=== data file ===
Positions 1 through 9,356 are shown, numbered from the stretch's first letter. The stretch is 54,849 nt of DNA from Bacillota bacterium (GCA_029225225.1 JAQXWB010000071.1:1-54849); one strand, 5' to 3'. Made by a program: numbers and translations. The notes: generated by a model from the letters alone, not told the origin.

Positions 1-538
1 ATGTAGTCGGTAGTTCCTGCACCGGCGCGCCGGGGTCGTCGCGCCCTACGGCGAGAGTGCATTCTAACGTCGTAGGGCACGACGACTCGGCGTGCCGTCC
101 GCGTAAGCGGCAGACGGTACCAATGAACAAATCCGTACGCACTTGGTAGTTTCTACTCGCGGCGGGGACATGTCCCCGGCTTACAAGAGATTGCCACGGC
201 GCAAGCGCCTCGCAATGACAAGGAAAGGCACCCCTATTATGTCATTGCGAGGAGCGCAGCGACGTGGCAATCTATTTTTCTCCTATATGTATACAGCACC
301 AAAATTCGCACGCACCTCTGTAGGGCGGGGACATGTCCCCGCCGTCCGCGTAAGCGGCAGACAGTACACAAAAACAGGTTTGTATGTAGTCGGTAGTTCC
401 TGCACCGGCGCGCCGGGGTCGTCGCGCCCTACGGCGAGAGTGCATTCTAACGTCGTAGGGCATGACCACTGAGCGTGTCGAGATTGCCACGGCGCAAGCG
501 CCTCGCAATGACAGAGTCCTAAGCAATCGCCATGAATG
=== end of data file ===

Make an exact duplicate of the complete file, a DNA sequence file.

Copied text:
Positions 1 through 9,356 are shown, numbered from the stretch's first letter. The stretch is 54,849 nt of DNA from Bacillota bacterium (GCA_029225225.1 JAQXWB010000071.1:1-54849); one strand, 5' to 3'. Made by a program: numbers and translations. The notes: generated by a model from the letters alone, not told the origin.

Positions 1-538
1 ATGTAGTCGGTAGTTCCTGCACCGGCGCGCCGGGGTCGTCGCGCCCTACGGCGAGAGTGCATTCTAACGTCGTAGGGCACGACGACTCGGCGTGCCGTCC
101 GCGTAAGCGGCAGACGGTACCAATGAACAAATCCGTACGCACTTGGTAGTTTCTACTCGCGGCGGGGACATGTCCCCGGCTTACAAGAGATTGCCACGGC
201 GCAAGCGCCTCGCAATGACAAGGAAAGGCACCCCTATTATGTCATTGCGAGGAGCGCAGCGACGTGGCAATCTATTTTTCTCCTATATGTATACAGCACC
301 AAAATTCGCACGCACCTCTGTAGGGCGGGGACATGTCCCCGCCGTCCGCGTAAGCGGCAGACAGTACACAAAAACAGGTTTGTATGTAGTCGGTAGTTCC
401 TGCACCGGCGCGCCGGGGTCGTCGCGCCCTACGGCGAGAGTGCATTCTAACGTCGTAGGGCATGACCACTGAGCGTGTCGAGATTGCCACGGCGCAAGCG
501 CCTCGCAATGACAGAGTCCTAAGCAATCGCCATGAATG